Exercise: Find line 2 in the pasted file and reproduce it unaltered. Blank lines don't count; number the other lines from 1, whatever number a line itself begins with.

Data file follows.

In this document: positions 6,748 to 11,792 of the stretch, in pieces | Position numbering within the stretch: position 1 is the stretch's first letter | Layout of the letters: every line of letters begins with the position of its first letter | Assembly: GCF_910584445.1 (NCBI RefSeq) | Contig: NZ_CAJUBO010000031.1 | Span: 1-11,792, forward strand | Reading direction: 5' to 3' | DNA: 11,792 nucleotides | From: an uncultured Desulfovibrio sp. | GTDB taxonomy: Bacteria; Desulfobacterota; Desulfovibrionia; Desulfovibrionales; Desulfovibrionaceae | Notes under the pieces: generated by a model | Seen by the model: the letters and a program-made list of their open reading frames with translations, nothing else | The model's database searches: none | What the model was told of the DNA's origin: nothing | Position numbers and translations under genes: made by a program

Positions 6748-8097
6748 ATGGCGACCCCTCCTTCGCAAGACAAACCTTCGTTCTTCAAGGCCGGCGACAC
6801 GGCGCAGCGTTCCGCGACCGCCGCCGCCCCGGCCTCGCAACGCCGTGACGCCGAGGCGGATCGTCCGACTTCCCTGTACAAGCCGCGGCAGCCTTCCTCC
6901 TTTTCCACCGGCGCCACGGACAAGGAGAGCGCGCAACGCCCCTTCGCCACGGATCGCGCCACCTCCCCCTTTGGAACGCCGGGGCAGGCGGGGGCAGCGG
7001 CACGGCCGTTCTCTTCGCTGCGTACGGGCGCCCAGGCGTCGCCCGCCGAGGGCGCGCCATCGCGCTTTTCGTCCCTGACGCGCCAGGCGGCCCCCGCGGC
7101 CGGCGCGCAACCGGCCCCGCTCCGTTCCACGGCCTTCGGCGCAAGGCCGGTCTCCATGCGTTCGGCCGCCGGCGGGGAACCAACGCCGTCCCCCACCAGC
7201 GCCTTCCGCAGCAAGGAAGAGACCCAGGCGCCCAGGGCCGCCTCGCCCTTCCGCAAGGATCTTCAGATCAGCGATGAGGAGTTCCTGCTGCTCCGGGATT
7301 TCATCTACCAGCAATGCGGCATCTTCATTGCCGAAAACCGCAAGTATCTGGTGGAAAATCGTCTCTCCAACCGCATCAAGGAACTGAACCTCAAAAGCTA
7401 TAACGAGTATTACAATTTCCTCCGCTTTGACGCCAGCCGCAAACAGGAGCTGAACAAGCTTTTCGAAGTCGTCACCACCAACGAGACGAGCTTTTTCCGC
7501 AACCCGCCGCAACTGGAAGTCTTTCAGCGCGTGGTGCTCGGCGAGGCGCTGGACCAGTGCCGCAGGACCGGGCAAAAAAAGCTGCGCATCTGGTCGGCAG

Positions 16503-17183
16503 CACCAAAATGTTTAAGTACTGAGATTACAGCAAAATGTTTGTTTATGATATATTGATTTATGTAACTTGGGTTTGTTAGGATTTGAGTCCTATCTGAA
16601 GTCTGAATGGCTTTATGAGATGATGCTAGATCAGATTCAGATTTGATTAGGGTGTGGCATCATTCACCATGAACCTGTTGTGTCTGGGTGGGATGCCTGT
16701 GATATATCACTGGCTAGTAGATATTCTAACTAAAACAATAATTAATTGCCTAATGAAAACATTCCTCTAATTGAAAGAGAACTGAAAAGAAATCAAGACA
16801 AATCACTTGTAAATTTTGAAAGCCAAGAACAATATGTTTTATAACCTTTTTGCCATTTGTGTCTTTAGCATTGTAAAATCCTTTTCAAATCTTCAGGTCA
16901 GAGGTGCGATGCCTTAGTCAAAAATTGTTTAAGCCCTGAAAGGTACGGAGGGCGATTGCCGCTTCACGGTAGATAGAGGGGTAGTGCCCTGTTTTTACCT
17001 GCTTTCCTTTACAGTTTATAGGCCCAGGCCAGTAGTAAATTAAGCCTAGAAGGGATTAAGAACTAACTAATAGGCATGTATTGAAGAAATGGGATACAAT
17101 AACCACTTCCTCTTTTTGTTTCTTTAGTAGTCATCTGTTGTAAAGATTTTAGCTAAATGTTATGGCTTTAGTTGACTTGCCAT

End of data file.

Positions 6748-8097